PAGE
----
Hal Pashler, a psychologist at UCSD, tweeted my post about the “end of history” study, and this led me to his interesting paper, “Is the Replicability Crisis Overblown?” (with Christine Harris.) Like all papers whose title is a rhetorical question, it comes down in favor of “no.”
Among other things, Pashler and Harris are concerned about the widespread practice of “conceptual replication,” in which rather than reproduce an existing experiment you try to find a similar effect in an adjacent domain. What happens when you don’t find anything?
Rarely, it seems to us, would the investigators themselves believe they have learned much of anything. We conjecture that the typical response of an investigator in this (not uncommon) situation is to think something like “I should have tried an experiment closer to the original procedure—my mistake.” Whereas the investigator may conclude that the underlying effect is not as robust or generalizable as had been hoped, he or she is not likely to question the veracity of the original report. As with direct replication failures, the likelihood of being able to publish a conceptual replication failure in a journal is very low. But here, the failure will likely generate no gossip—there is nothing interesting enough to talk about here. The upshot, then, is that a great many failures of conceptual replication attempts can take place without triggering any general skepticism of the phenomenon at issue.
The solutions are not very sexy but are pretty clear — create publication venues for negative results and direct replication, and give researchers real credit for them. Gary Marcus has a good roundup in his New Yorker blog of other structural changes that might lower the error rate of lab science. Marcus concludes:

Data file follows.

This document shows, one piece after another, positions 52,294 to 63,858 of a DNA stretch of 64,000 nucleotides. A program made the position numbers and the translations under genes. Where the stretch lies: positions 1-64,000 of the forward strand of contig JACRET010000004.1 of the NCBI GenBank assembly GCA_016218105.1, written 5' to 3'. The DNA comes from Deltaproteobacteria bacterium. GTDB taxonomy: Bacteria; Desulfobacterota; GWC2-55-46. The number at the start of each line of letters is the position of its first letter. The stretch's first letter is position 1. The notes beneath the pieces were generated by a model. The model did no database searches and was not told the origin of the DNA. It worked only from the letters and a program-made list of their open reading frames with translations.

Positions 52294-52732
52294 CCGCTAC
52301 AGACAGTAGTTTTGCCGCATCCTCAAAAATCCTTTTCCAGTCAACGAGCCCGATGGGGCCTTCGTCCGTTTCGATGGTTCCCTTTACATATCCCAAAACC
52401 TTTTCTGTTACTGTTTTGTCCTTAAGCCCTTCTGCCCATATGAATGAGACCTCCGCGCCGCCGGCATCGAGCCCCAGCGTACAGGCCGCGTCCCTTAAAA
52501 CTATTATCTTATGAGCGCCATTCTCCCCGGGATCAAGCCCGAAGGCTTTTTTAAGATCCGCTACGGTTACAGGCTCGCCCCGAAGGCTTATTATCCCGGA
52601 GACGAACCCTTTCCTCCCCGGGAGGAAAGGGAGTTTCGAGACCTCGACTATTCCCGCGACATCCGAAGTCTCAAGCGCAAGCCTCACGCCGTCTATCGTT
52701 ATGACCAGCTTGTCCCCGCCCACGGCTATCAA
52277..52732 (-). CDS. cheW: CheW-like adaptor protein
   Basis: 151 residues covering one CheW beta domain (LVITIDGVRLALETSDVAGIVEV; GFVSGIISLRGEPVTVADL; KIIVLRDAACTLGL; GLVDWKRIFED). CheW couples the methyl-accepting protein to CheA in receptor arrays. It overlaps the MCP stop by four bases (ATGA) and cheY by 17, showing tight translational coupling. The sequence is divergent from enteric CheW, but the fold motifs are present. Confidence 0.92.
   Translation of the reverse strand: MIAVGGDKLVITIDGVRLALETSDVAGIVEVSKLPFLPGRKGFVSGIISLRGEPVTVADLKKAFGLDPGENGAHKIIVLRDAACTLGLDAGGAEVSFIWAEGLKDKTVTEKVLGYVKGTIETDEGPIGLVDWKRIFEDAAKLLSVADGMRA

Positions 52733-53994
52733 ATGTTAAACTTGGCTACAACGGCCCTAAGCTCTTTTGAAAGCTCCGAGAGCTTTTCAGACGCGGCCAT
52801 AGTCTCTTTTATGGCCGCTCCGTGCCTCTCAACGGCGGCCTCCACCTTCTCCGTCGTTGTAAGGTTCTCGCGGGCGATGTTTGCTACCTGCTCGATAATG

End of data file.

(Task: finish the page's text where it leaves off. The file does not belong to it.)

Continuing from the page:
In the long run, science is self-correcting. Ptolemy’s epicycles were replaced by Copernicus’s heliocentric system. The theory that stomach ulcers were caused by spicy foods has been replaced by the discovery that many ulcers are caused by a bacterium. A dogma that primates never grew new neurons held sway for forty years, based on relatively little evidence, but was finally chucked recently when new scientists addressed older questions with better methods that had newly become available.
but Pashler and Harris are not so sure:
Is there evidence that this sort of slow correction process is actually happening? Using Google Scholar we searched <“failure to replicate”, psychology> and checked the first 40 articles among the search returns that reported a nonreplication. The median time between the original target article and the replication attempt was 4 years, with only 10% of the replication attempts occurring at lags longer than 10 years (n = 4). This suggests that when replication efforts are made (which, as already discussed, happens infrequently), they generally target very recent research. We see no sign that long-lag corrections are taking place.
It cannot be doubted that there are plenty of published results in the mathematical literature that are wrong. But the ones that go uncorrected are the ones that no one cares about.
It could be that the self-correction process is most intense, and thus most effective, in areas of science which are most interesting, and most important, and have the highest stakes, even as errors are allowed to persist elsewhere. That’s the optimistic view, at any rate.